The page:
Use this URL to cite or link to this record in EThOS: http://ethos.bl.uk/OrderDetails.do?uin=uk.bl.ethos.567351
Title: Pathogenicity & a bedside real-time detection assay for clostridium difficile in the faeces of hospitalized patients
Author: Joshi, Lovleen Tina
Awarding Body: Cardiff University
Current Institution: Cardiff University
Date of Award: 2012
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Abstract:
Clostridium difficile, a Gram positive, anaerobic, spore-forming bacterium is the commonest cause of hospital acquired infection in the UK. The organism initiates infection through spore formation and attachment, germination in the gut and then the production of two potent cytotoxins; toxins A and B. While the contribution of toxins A and B to infection is beyond dispute the relative importance of each toxin is a subject of debate. Thus diagnostic assays capable of rapidly detecting the presence of both toxins are needed. To develop such an assay we first characterised the structure of C. difficile spores to better understand their role in pathogenicity and adherence to organic and inorganic surfaces. Following attachment the spore germinates and the resulting vegetative bacteria express toxins. To facilitate the development of an assay capable of detecting both toxins, we employed a bioinformatics based approach which identified highly conserved nucleotide sequences within regions of each toxin which we hypothesised were under strict selective pressure. The specificity of the probes identified was confirmed using a panel of 58 clinical C. difficile isolates, related Clostridium isolates, non-related species and human gut metagenomic DNA samples. Selected probes were incorporated into a metal enhanced fluorescent assay platform and their ability to detect the organism in various organic backgrounds was determined. We were able to detect as few as 10 bacteria in 500 μl of human faecal material within 40 seconds, suggesting that this approach has the potential to be developed into a commercial assay. To support the development of this assay we sought to develop an insect infection model using the worm Manduca sexta. Our inability to initiate infection, inspite of the fact that bioinformatic analysis revealed the presence of genes with homology to known insect virulence factors, suggests that C. difficile may have potential evolutionary association to invertebrates.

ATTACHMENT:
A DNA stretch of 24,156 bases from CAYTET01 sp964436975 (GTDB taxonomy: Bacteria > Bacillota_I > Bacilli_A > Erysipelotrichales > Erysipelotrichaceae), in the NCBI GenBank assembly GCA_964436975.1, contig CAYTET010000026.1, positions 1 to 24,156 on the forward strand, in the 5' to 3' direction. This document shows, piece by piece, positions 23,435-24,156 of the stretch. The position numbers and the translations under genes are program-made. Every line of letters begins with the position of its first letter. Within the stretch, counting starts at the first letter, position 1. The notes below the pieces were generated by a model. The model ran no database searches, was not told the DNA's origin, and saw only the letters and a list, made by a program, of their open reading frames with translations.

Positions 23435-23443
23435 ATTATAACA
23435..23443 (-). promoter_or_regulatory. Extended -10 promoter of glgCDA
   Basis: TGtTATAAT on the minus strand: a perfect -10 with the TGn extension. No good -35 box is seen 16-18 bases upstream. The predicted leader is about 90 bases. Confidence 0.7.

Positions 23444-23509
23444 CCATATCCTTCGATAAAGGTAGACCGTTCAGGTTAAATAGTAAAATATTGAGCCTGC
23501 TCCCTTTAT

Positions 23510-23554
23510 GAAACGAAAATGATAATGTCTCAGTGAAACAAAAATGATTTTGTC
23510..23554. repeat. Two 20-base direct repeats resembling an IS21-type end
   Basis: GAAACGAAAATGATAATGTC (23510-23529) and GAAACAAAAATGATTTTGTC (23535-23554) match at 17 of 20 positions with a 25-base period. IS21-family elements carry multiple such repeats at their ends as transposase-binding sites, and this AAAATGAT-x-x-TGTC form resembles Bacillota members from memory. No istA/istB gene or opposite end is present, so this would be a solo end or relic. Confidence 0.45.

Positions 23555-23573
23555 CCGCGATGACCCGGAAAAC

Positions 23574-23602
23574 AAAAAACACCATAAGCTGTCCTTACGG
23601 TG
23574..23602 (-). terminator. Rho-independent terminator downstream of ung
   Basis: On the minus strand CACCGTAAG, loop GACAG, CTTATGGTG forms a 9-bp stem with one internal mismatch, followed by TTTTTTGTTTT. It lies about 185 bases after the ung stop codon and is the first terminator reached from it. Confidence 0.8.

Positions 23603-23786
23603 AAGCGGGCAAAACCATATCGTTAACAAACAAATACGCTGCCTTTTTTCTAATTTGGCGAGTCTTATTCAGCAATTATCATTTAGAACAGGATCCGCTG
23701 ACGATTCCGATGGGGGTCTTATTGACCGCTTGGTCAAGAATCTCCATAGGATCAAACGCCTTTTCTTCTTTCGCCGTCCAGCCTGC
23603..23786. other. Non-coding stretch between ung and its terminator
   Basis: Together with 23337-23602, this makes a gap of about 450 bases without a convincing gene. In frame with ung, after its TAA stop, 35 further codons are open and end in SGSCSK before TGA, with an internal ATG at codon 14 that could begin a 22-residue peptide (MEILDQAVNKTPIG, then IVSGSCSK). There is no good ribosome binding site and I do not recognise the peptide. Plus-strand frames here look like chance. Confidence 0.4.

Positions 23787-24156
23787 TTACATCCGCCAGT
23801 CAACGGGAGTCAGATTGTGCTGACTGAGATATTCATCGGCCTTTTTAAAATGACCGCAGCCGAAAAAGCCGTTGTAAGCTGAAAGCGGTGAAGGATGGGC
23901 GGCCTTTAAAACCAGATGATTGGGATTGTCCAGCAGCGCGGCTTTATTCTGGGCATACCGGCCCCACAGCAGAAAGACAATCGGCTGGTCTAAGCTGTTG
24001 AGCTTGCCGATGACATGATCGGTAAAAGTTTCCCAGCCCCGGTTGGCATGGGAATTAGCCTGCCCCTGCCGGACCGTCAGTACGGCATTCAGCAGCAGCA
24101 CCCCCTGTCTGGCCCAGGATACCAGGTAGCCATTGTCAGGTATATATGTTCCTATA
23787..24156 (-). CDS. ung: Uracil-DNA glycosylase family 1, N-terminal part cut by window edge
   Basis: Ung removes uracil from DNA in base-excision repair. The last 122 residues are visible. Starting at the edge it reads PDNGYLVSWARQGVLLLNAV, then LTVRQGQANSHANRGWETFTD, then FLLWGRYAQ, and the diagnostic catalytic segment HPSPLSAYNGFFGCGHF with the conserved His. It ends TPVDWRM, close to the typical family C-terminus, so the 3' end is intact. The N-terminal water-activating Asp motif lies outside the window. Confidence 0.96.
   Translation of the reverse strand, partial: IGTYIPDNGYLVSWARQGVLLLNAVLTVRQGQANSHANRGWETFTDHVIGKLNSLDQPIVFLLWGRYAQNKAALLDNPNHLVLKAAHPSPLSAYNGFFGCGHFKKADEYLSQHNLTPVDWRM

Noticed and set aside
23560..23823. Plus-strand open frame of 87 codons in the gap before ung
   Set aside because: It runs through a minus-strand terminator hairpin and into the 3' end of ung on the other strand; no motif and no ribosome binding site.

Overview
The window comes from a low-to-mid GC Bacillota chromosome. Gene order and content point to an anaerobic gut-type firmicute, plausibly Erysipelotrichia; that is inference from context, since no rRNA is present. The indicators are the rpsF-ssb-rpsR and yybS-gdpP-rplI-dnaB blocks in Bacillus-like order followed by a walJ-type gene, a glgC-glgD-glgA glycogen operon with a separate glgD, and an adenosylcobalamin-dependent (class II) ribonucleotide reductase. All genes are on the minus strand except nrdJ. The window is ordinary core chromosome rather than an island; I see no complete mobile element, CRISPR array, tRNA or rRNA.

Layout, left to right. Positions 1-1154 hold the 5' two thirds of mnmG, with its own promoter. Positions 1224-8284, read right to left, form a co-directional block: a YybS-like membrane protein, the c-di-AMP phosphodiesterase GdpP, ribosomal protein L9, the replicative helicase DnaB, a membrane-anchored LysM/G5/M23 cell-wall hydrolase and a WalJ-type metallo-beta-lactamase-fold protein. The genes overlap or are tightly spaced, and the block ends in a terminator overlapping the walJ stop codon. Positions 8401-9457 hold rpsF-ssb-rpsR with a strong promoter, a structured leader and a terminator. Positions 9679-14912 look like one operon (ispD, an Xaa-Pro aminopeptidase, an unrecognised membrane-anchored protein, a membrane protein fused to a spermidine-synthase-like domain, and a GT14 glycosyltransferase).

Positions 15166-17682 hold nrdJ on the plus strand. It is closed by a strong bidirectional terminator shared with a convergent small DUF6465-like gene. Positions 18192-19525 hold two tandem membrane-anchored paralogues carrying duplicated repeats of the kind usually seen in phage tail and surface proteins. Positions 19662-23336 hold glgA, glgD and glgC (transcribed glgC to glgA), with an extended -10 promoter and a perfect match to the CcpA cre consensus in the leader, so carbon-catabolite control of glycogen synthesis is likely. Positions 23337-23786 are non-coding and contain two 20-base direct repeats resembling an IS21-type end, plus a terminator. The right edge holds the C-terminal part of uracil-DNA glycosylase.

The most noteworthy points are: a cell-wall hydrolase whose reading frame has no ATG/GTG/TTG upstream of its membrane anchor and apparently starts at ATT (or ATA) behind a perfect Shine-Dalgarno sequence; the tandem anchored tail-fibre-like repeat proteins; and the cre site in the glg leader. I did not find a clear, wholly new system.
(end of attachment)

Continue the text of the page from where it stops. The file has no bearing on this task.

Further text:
Supervisor: Not available Sponsor: Not available
Qualification Name: Thesis (Ph.D.) Qualification Level: Doctoral
EThOS ID: uk.bl.ethos.567351  DOI: Not available
Keywords: Q Science (General) ; QR Microbiology ; RB Pathology
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